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Title: Hybrid deposition of thin film solid oxide fuel cells and electrolyzers

Abstract

The use of vapor deposition techniques enables synthesis of the basic components of a solid oxide fuel cell (SOFC); namely, the electrolyte layer, the two electrodes, and the electrolyte-electrode interfaces. Such vapor deposition techniques provide solutions to each of the three critical steps of material synthesis to produce a thin film solid oxide fuel cell (TFSOFC). The electrolyte is formed by reactive deposition of essentially any ion conducting oxide, such as defect free, yttria stabilized zirconia (YSZ) by planar magnetron sputtering. The electrodes are formed from ceramic powders sputter coated with an appropriate metal and sintered to a porous compact. The electrolyte-electrode interface is formed by chemical vapor deposition of zirconia compounds onto the porous electrodes to provide a dense, smooth surface on which to continue the growth of the defect-free electrolyte, whereby a single fuel cell or multiple cells may be fabricated.

Inventors:
 [1];  [1];  [1];  [2]
  1. (Livermore, CA)
  2. (Endinboro, PA)
Issue Date:
Research Org.:
Lawrence Livermore National Lab. (LLNL), Livermore, CA (United States)
OSTI Identifier:
871558
Patent Number(s):
5753385
Assignee:
Regents of University of California (Oakland, CA) LLNL
DOE Contract Number:  
W-7405-ENG-48
Resource Type:
Patent
Country of Publication:
United States
Language:
English
Subject:
hybrid; deposition; film; solid; oxide; fuel; cells; electrolyzers; vapor; techniques; enables; synthesis; basic; components; cell; sofc; namely; electrolyte; layer; electrodes; electrolyte-electrode; interfaces; provide; solutions; critical; steps; material; produce; tfsofc; formed; reactive; essentially; conducting; defect; free; yttria; stabilized; zirconia; ysz; planar; magnetron; sputtering; ceramic; powders; sputter; coated; appropriate; metal; sintered; porous; compact; interface; chemical; compounds; dense; smooth; surface; growth; defect-free; whereby; single; multiple; fabricated; single fuel; yttria stabilized; defect free; magnetron sputter; fuel cell; conducting oxide; magnetron sputtering; ceramic powder; ceramic powders; electrolyte layer; smooth surface; chemical vapor; fuel cells; oxide fuel; solid oxide; vapor deposition; porous electrode; stabilized zirconia; deposition techniques; film solid; sputter coated; appropriate metal; porous compact; reactive deposition; multiple cells; deposition technique; porous electrodes; planar magnetron; techniques enables; hybrid deposition; enables synthesis; multiple cell; basic components; /429/204/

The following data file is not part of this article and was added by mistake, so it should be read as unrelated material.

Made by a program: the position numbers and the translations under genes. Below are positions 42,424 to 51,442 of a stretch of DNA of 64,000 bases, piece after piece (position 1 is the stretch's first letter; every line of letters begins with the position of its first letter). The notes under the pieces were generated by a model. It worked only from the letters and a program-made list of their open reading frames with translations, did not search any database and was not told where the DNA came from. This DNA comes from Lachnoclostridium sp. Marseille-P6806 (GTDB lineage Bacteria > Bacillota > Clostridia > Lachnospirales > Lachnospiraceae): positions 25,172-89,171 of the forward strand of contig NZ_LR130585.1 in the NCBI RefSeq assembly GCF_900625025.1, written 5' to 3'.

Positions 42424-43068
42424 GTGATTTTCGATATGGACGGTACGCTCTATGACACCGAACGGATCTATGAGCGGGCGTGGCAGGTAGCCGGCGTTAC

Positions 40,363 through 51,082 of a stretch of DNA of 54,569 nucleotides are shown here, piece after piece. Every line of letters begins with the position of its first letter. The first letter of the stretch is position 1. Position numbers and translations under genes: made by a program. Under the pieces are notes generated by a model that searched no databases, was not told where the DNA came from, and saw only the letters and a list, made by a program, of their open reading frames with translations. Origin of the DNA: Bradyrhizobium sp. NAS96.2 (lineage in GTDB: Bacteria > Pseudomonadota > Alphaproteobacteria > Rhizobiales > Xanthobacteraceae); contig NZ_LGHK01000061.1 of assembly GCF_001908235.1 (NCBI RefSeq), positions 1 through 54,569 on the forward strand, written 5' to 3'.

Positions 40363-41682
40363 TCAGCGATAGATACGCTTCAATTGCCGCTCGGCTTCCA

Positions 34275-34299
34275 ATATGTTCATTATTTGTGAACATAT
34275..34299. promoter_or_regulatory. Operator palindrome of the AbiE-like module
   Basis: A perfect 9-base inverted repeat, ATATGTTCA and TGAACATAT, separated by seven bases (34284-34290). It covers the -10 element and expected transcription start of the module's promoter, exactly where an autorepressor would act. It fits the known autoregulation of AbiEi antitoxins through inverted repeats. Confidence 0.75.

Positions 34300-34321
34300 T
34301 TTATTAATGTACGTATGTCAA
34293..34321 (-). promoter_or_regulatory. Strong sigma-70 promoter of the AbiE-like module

Citation Formats

Jankowski, Alan F., Makowiecki, Daniel M., Rambach, Glenn D., and Randich, Erik. Hybrid deposition of thin film solid oxide fuel cells and electrolyzers. United States: N. p., 1998. Web.
Jankowski, Alan F., Makowiecki, Daniel M., Rambach, Glenn D., & Randich, Erik. Hybrid deposition of thin film solid oxide fuel cells and electrolyzers. United States.
Jankowski, Alan F., Makowiecki, Daniel M., Rambach, Glenn D., and Randich, Erik. Thu . "Hybrid deposition of thin film solid oxide fuel cells and electrolyzers". United States. https://www.osti.gov/servlets/purl/871558.
@article{osti_871558,
title = {Hybrid deposition of thin film solid oxide fuel cells and electrolyzers},
author = {Jankowski, Alan F. and Makowiecki, Daniel M. and Rambach, Glenn D. and Randich, Erik},
abstractNote = {The use of vapor deposition techniques enables synthesis of the basic components of a solid oxide fuel cell (SOFC); namely, the electrolyte layer, the two electrodes, and the electrolyte-electrode interfaces. Such vapor deposition techniques provide solutions to each of the three critical steps of material synthesis to produce a thin film solid oxide fuel cell (TFSOFC). The electrolyte is formed by reactive deposition of essentially any ion conducting oxide, such as defect free, yttria stabilized zirconia (YSZ) by planar magnetron sputtering. The electrodes are formed from ceramic powders sputter coated with an appropriate metal and sintered to a porous compact. The electrolyte-electrode interface is formed by chemical vapor deposition of zirconia compounds onto the porous electrodes to provide a dense, smooth surface on which to continue the growth of the defect-free electrolyte, whereby a single fuel cell or multiple cells may be fabricated.},
doi = {},
journal = {},
number = ,
volume = ,
place = {United States},
year = {1998},
month = {1}
}

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